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State unveils 'playbook' for school return; educators begin learning how to secure virus funds

by Cynthia Howell | May 15, 2020 at 7:11 a.m.
Johnny Key, secretary of the Arkansas Department of Education, addresses the media during a press conference on Arkansas' response to covid-19 on Saturday, April 25, 2020.

Arkansas Education Secretary Johnny Key on Thursday unveiled a "Back to School Playbook" compiled by some 130 educators that identifies skills that students missed when the state's schools closed abruptly in March and lesson plans for filling in the gaps when classes resume.

The playbook is being readied for publication as part of a new state webpage that will be what Key called "a one-stop shop" about the re-entry and re-engagement of students and their teachers into schools in the coming months.

Key introduced the playbook and webpage -- which could be available as soon as today -- at the conclusion of the state Board of Education's regular monthly meeting Thursday.

The board members met via an online meeting platform that allowed them to interact with each other and Division of Elementary and Secondary Education staff while maintaining a physical distance. The session was livestreamed so it could be viewed by members of the public.

[CORONAVIRUS: Click here for our complete coverage »]

Key and Missy Walley, director of special projects for the state Division of Elementary and Secondary Education, talked about the playbook at a meeting in which Deborah Coffman, assistant commissioner for accountability, announced that school systems can begin next week to submit applications for a share of millions of dollars in federal and state funding to help meet the needs resulting from the covid-19 pandemic.

"When it comes to education, I really feel we can be stronger than we were before," Key told the Education Board in talking about the different resources and the Arkansas Ready for Learning initiative that ties into Gov. Asa Hutchinson's Arkansas Ready campaign -- all of which is meant to reflect a statewide, coordinated response to the pandemic that shut down schools, universities, sports, churches, entertainment venues and some businesses.

Key also told the board that the governor wants schools to be re-opened for the 2020-21 school year, so the schools must be ready to do that, but they also must be prepared in the event there is a resurgence of the virus that once again interrupts onsiteinstruction.

Hutchinson in mid-March directed that all schools -- serving more than 470,000 students -- be closed to on-site instruction as part of an effort to slow the spread of covid-19, which is caused by the coronavirus and is contagious and potentially fatal. Ultimately the governor directed that the school buildings be closed through the end of the school year but that students and teachers do schoolwork at home using paper and online lessons.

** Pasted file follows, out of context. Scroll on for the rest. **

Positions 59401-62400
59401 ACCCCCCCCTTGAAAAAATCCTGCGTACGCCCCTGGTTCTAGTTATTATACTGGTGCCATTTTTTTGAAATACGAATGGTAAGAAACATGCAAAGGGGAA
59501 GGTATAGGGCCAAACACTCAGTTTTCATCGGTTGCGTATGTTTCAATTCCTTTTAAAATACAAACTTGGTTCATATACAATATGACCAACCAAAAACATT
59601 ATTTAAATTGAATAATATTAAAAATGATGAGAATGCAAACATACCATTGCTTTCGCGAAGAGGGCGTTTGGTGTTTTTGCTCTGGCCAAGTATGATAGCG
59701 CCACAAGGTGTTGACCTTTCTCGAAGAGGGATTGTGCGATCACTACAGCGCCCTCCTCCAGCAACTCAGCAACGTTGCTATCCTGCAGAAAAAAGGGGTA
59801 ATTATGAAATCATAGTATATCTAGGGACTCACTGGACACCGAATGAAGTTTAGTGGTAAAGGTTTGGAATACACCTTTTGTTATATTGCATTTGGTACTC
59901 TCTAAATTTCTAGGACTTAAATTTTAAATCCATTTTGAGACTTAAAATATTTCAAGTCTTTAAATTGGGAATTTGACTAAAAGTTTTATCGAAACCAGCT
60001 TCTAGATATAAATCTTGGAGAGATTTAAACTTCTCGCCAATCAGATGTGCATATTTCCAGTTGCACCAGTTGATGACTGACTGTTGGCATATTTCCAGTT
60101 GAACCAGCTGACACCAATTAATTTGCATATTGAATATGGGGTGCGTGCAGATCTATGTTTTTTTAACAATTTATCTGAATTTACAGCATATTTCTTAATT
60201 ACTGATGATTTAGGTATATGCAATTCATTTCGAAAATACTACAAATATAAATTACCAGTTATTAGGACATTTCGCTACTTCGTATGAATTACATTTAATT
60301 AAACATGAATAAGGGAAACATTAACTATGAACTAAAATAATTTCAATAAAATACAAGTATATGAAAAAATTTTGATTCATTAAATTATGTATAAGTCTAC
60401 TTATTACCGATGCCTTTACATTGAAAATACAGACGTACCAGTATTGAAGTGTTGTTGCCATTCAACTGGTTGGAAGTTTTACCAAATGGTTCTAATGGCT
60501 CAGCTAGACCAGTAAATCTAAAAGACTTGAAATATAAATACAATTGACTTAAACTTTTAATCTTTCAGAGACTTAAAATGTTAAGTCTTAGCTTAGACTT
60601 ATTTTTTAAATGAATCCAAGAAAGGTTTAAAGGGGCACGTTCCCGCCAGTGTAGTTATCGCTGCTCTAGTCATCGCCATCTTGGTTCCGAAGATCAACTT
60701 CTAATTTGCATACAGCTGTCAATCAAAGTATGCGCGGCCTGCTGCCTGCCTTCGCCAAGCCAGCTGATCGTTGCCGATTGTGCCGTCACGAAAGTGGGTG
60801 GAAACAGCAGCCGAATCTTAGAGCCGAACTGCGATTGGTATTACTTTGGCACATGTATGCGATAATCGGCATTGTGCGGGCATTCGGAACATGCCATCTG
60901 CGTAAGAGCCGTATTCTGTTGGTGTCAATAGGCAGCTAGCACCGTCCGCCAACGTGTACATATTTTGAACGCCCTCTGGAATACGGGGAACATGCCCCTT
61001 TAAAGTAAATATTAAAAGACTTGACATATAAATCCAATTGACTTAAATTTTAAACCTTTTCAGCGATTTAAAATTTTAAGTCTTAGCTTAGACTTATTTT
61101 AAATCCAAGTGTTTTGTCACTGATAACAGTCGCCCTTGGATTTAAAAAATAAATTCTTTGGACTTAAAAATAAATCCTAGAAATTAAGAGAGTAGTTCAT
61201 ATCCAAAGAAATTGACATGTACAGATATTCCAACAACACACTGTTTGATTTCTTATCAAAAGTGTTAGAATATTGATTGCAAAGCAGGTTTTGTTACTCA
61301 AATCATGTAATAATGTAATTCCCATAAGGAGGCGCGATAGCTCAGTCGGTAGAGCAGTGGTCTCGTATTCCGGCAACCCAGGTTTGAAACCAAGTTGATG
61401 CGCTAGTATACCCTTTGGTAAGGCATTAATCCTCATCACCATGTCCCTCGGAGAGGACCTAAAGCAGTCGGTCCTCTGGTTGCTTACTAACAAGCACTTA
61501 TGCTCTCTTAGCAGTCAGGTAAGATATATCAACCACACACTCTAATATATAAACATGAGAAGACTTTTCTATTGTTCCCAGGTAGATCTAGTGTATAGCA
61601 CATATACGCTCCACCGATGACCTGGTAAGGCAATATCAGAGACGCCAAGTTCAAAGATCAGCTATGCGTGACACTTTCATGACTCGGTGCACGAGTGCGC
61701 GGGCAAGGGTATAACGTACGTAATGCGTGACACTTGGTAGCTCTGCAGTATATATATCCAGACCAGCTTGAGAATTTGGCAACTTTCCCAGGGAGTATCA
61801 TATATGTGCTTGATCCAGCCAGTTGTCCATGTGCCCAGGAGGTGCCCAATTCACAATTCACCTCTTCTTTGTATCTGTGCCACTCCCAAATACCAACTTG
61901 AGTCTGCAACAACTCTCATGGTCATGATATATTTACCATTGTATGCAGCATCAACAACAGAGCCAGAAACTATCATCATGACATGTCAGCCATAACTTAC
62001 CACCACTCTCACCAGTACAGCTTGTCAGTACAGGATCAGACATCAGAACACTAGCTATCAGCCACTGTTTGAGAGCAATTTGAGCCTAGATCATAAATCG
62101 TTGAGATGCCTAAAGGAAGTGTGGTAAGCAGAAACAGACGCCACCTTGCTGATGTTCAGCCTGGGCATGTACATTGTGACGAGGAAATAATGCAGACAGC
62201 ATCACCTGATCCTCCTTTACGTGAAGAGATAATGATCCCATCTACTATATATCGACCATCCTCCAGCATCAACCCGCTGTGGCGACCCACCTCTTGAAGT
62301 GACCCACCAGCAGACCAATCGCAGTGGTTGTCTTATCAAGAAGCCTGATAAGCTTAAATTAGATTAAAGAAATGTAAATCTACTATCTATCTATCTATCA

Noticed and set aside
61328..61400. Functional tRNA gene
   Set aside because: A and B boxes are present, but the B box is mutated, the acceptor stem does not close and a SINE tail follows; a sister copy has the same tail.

Walley said principals and teachers who have had training in collaboration, also called professional learning communities, organized into teams by grade level -- kindergarten through high school. Each team of teachers was coordinated by a principal.

"We did math and English/language arts," Walley said of the teachers from across the state. The kindergarten team had 10 to 12 teachers from two or three schools, she cited as an example.

That team identified essential standards that students should have learned in the last part of the school year, then they wrote assessments, or tests, and lessons for those essential skills.

The identified skills and lesson plans developed by the kindergarten teachers can be used by the first-grade teachers this coming year, just as the skills and lesson plans for first-graders can be pulled into the second-grade classrooms.

As for the federal funding as a result of the emergency, Coffman said there will be different funding sources available to school systems on a noncompetitive application basis.

That will include federal CARES Act funding -- some $128 million for education in Arkansas, with more than $115 million earmarked for school districts, Coffman said. CARES stands for Coronavirus Aid, Relief, and Economic Security.

Applications must specify how the districts will use the CARES Act money. Focus areas are likely to be food programs for students, direct student supports for learning, and technology use that will result in a high-quality blend of in-person and online instruction.

In response to questions, Coffman said the money can be used by districts for pandemic-related costs dating back to March 13.

A state agency webinar and a webpage will be available as soon as Monday to aid school systems in acquiring the funding, Coffman said.

Key suggested that the money can be used for professional development for teachers during the summer as well as for a variety of summer programs for students -- although those may be virtual lessons rather than in-person.

Metro on 05/15/2020

Print Headline: State unveils 'playbook' for school return


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